In the blue room of the Royal Palace in Brussels, reserved for members of the four princely families of Belgium: Croy, Merode, Ligne, and Arenberg, all the talk was about the Spanish flu. Early in the 20th century, the epidemic was ravaging Europe and horrifying the people, nobody knew how to deal with it.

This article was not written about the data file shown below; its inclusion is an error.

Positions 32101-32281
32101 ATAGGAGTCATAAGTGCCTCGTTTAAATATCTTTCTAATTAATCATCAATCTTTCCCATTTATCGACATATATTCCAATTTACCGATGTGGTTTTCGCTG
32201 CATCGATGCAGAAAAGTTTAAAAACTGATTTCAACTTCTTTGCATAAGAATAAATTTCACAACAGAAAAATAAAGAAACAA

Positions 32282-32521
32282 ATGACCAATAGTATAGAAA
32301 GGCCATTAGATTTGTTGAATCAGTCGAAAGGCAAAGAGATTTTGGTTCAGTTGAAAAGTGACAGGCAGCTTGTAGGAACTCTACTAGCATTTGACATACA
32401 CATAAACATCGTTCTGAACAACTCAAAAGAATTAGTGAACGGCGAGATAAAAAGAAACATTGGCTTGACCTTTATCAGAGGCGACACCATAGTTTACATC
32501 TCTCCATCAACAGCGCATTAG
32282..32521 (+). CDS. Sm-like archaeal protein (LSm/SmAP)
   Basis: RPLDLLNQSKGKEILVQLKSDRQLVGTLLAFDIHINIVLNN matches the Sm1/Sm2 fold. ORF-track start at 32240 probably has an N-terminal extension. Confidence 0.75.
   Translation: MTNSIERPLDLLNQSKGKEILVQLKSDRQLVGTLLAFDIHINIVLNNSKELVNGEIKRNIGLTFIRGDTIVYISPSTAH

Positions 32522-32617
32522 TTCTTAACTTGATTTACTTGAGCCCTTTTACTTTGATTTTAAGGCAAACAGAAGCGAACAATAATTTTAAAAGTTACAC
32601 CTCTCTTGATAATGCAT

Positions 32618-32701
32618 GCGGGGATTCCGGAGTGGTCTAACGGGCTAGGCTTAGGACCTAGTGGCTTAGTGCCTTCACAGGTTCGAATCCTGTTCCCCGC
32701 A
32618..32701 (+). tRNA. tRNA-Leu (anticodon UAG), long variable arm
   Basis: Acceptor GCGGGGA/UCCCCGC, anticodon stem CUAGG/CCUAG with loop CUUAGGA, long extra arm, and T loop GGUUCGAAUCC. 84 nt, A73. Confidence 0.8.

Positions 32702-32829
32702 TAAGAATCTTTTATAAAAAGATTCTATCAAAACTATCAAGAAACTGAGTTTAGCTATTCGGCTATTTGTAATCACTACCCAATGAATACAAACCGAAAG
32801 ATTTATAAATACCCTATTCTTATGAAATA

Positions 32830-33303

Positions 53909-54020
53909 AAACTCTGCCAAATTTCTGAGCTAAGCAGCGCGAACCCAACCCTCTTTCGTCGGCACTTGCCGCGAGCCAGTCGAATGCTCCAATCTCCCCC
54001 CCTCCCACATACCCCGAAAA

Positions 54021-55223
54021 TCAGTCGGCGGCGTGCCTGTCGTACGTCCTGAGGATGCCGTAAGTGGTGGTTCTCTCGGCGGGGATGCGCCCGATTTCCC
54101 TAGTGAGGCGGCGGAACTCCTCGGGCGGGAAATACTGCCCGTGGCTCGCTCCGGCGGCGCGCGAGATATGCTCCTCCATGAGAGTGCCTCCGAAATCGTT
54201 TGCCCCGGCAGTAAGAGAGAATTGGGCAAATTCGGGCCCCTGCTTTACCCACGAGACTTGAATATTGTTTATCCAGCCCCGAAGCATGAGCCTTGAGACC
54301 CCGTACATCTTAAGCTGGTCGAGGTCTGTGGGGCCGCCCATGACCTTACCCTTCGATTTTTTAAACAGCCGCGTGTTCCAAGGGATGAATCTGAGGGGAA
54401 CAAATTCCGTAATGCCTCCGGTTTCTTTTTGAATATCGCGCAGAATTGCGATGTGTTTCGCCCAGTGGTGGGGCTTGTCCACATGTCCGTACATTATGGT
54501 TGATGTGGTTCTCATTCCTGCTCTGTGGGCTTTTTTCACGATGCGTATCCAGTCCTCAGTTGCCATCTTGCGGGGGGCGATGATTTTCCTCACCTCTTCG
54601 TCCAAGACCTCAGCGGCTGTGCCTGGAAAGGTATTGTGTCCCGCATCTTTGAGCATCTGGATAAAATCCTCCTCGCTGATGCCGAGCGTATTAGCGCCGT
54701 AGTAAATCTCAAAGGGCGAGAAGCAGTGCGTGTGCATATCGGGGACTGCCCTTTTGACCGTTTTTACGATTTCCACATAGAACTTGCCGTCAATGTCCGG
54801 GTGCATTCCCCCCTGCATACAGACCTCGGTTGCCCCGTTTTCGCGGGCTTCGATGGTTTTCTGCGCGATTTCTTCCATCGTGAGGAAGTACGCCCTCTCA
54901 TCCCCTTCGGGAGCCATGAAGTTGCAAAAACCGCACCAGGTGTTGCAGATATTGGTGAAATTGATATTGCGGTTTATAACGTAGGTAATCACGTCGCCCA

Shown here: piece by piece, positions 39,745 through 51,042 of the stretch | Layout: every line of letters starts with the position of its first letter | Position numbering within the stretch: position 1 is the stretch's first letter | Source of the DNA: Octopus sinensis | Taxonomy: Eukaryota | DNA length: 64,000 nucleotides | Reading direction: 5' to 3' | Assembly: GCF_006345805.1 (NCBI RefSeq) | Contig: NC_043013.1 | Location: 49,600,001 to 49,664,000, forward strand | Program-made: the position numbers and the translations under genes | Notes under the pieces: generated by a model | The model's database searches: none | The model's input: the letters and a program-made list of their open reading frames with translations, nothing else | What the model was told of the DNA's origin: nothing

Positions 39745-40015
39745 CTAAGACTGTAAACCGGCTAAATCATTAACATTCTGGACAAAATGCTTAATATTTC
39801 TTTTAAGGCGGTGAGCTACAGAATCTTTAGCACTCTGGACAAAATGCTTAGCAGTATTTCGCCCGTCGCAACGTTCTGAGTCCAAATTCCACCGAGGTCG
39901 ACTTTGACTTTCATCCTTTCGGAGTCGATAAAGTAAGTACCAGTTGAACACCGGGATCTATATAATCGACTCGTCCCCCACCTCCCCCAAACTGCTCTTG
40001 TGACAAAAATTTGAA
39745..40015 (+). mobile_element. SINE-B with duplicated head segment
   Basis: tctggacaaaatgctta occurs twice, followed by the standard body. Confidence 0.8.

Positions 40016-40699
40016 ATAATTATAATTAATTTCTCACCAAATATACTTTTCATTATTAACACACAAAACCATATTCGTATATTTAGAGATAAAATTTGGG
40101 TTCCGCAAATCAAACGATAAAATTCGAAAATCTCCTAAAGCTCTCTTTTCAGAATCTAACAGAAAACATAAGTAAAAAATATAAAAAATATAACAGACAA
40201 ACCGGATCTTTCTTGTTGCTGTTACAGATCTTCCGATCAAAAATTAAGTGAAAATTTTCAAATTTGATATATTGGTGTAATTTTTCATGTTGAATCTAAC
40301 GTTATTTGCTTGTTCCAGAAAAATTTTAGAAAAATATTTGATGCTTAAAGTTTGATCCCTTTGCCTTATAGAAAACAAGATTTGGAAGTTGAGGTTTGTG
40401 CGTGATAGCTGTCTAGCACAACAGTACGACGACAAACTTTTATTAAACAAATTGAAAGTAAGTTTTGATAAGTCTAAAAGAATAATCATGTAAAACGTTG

The old Croy tried her best to hear what was being said. She was a princess of this famous family, very old, still single, and nearly deaf. She moved her hearing cone from left to right, hearing nothing but death, dying, sorrow, and tragedy, as the sickness spared no one, killing young and old alike, across all classes. She was more and more terrified of what she heard, so much so that she hadn’t realized the conversation had changed. Then King Leopold II entered the room, the cruel, shameful architect of the Congo. He was shown respect by those present, who feared him but showed him no sympathy. He was a miserly and sordid man, and the banquets at the Royal Palace were seen as both sparing and foul, everyone dreaded them. King Leopold, with his beard laying over all his decorations, approached the old Croy who was still lost in her thoughts of the flu. The king asked her, “Dear Princess, have you already gone to the buffet?” The princess replied trembling, “Oh no, your Majesty, fortunately I was spared.”